The IWP Kościuszko Chair of Polish Studies and the Center for Intermarium Studies applaud the U.S. Army’s recent decision to rename its base in Poland Camp Kościuszko, after Thaddeus Kościuszko, who heroically fought for eight years in the American Revolutionary War.
Originally from Poland, Thaddeus Kościuszko was recruited by Benjamin Franklin and Silas Deane to join the American fight against England. He quickly became Chief Engineer of the entire Continental Army, and the defensive fortifications he constructed played a crucial role in the war effort.
In America, Kościuszko befriended Thomas Jefferson and often stayed at Monticello. After the war ended in 1783, and before Kościuszko returned home to Poland, Congress granted him American citizenship, 500 acres of land, and $10,000. Kościuszko converted these assets into a trust fund for the manumission and education of black slaves.
Upon his return to Poland, Kościuszko became a Major General and fought against the Russian army, which invaded Poland in 1792. Once Russia took over much of the Polish territory, he was chosen to lead a rebellion against the Russians in 1794. He was captured and held captive in Russia for two years. His defiant statement upon capture now forms the opening of the Polish national anthem, “Jeszcze Polska nie zginęła póki my żyjemy“, (“Poland has not perished yet whilst we live”).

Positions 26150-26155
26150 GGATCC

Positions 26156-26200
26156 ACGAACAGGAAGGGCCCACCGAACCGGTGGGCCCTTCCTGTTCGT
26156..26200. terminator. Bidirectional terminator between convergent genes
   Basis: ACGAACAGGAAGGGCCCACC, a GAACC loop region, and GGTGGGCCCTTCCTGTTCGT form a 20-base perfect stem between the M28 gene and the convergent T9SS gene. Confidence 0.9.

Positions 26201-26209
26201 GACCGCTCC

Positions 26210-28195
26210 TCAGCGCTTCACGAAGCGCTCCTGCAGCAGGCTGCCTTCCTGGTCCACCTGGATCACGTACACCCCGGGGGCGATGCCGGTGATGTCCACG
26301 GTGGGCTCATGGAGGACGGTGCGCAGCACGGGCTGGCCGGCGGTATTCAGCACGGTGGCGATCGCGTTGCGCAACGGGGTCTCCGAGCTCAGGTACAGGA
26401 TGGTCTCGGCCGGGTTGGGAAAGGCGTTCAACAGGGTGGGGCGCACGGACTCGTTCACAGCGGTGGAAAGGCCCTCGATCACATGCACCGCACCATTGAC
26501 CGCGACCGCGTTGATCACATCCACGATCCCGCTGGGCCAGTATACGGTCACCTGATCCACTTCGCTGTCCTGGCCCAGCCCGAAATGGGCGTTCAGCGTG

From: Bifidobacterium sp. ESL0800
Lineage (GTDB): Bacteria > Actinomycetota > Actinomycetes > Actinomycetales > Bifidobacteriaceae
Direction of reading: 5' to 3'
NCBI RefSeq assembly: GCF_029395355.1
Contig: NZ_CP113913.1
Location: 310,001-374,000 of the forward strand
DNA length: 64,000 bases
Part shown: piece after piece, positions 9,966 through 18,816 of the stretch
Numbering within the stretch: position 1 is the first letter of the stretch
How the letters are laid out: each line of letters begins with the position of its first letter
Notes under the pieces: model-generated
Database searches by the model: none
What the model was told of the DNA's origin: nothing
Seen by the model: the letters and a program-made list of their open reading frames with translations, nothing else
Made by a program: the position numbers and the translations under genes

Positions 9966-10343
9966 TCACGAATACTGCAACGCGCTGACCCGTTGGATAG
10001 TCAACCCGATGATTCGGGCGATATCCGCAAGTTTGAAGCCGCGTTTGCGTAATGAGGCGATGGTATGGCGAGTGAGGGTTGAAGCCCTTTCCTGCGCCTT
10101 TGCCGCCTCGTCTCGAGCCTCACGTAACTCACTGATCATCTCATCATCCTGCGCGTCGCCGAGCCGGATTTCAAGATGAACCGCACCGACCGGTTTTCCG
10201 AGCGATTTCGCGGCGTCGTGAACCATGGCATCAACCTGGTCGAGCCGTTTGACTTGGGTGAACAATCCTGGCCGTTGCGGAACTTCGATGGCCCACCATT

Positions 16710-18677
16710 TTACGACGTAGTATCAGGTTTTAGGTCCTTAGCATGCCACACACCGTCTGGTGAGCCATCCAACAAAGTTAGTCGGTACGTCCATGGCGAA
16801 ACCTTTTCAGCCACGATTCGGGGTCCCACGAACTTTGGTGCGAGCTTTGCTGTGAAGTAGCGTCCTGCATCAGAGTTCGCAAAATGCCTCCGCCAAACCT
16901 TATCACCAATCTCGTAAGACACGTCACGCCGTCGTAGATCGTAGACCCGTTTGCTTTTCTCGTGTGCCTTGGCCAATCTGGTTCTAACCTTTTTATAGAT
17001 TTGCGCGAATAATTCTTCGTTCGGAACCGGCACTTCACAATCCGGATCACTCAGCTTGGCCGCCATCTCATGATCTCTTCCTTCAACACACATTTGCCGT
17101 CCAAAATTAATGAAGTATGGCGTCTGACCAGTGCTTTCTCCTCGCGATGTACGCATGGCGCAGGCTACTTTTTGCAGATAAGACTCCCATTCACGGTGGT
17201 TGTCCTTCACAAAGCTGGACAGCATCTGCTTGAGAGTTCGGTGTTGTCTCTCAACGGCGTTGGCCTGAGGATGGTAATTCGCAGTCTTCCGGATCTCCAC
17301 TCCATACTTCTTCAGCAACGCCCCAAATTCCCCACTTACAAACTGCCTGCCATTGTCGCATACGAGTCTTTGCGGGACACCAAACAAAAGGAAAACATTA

At IWP, the Kościuszko Chair serves as a center for Polish Studies in the broadest sense and has a special focus on the achievements of Polish civilization and its relation to other nations, particularly the United States. This Chair is currently held by Dr. Marek Jan Chodakiewicz.
The Center for Intermarium Studies, led by Dr. Chodakiewicz, focuses its educational activities and academic research on the area between the Baltic, the Black, and the Adriatic Seas.